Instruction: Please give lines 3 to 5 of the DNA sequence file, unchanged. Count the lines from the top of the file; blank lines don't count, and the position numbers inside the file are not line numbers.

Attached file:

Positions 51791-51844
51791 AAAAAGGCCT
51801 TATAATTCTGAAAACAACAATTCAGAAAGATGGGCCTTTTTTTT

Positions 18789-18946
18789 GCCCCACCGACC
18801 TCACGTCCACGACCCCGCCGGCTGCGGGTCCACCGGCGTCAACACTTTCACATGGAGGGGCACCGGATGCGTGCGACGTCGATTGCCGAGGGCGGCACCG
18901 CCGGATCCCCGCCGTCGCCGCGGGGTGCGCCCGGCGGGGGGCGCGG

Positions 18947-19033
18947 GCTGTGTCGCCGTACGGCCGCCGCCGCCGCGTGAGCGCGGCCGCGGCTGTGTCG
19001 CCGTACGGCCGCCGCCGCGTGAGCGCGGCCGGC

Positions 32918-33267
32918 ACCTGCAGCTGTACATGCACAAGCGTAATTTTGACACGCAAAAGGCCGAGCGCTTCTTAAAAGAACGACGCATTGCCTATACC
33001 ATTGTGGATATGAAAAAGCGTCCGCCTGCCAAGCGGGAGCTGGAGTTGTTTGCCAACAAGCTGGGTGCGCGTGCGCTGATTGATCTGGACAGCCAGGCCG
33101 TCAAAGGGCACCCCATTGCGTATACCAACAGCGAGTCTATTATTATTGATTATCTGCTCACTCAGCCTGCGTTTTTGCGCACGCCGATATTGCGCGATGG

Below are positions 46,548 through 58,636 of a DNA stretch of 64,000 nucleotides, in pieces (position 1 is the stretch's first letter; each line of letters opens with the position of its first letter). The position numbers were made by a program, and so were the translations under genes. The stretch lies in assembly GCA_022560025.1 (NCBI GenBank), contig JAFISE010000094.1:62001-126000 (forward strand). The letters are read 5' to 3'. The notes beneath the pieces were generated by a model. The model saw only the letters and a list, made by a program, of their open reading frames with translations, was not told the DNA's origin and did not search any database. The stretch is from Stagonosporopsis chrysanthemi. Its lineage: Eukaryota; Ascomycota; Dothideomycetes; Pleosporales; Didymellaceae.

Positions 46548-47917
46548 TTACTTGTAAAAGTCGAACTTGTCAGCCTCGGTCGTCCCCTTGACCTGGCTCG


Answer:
51801 TATAATTCTGAAAACAACAATTCAGAAAGATGGGCCTTTTTTTT

Positions 18789-18946
18789 GCCCCACCGACC